This guide is so witty that you almost forget how insightful it is.
Here are my highlights:
(for complete guide visit NYU Professor Jay Rosen’s blog post)
We only do something if we can do it better than anyone or if no one else is doing it.
* We must add value. We must be unique.
Three things to remember for each story:
* Not just what is happening, but what it means
There is no such thing as objectivity.
* There is such thing as fairness.
* We are guided by an ability to be transparent and independent, to clearly assess what’s going on in our community and have the courage to plainly state the truth.
Be the expert.
* Write with authority. You earn the right to write with authority by reporting and working hard.
* The day we write a headline that says: “Proposal has pros, cons” is the day we start dying.
* We’re not someone’s goddamn transcription service.
Tell the truth.
… * Don’t go quote-hunting for something you know to be true and can say yourself. Don’t hide your opinion in the last quote of a story.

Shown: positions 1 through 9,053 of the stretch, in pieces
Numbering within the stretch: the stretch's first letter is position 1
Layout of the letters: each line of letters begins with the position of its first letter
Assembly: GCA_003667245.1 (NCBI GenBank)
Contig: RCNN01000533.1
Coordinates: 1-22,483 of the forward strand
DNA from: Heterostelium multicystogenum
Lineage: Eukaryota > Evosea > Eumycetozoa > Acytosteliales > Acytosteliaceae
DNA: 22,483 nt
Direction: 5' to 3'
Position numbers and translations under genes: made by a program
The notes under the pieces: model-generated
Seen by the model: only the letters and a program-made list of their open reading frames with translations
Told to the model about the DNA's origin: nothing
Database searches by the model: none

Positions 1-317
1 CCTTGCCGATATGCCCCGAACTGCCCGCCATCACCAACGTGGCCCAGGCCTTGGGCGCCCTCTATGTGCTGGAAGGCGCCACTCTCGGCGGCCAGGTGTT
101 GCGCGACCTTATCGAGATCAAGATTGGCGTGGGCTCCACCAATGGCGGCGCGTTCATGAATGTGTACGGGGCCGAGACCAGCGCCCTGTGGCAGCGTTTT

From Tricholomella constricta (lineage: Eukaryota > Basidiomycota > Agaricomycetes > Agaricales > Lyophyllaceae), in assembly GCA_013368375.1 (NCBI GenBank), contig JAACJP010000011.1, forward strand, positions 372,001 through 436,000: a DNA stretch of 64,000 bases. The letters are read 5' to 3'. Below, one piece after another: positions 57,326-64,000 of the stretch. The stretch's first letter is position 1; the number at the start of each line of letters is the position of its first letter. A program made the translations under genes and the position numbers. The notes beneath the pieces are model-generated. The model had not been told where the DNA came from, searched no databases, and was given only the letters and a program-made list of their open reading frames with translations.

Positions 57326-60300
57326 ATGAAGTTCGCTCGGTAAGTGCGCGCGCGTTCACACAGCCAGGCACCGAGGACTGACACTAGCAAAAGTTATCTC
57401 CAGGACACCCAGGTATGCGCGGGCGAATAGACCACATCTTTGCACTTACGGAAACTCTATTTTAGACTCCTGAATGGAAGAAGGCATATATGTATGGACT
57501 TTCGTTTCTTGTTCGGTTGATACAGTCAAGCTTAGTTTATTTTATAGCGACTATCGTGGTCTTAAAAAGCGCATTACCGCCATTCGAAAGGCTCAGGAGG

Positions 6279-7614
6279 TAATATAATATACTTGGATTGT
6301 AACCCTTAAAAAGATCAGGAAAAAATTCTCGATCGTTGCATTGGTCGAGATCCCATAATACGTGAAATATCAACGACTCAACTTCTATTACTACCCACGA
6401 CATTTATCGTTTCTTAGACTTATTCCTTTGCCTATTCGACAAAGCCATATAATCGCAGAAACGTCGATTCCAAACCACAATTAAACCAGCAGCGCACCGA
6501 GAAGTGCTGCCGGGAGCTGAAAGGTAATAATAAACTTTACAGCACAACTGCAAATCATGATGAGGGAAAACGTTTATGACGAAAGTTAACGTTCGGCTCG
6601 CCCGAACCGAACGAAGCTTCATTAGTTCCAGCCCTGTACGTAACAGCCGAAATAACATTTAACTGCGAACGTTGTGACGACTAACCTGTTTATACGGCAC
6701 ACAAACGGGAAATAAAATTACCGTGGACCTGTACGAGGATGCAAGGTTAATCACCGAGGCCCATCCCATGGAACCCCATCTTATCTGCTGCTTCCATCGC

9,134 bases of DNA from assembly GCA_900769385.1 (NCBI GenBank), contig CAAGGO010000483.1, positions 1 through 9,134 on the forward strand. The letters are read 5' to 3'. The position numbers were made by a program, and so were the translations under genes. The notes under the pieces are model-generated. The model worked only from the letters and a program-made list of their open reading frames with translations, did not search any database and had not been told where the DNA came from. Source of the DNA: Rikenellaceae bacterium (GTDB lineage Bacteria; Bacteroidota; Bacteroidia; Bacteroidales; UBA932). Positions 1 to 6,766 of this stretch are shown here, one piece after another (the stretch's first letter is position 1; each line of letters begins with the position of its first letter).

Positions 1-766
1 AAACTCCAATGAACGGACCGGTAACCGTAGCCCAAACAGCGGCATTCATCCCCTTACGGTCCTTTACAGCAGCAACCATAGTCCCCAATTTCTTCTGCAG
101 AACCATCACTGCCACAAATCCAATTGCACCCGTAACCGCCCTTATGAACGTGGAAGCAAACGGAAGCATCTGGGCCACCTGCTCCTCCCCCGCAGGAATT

If you can’t find a good answer any of these three questions, drop the story:
* Why did I choose this story?
* Why will people care? (Not why should they care, but why will they care.)
* Why will people remember this story?
* It’s not your job to have everything on your beat. It’s your job to have the best things.
* Don’t worry about getting scooped. Worry about not consistently making an impact.
* Love the title of this Columbia Journalism Review story: “The Hamster Wheel: Why running as fast as we can is getting us nowhere.”
* A quote: “The Hamster Wheel isn’t speed; it’s motion for motion’s sake. The Hamster Wheel is volume without thought. It is news panic, a lack of discipline, an inability to say no.”
Don’t be boring. People don’t spend their free time on boring things.
Have fun! Be creative! Push the envelope!
* You don’t do this for the money. So let’s have some fun.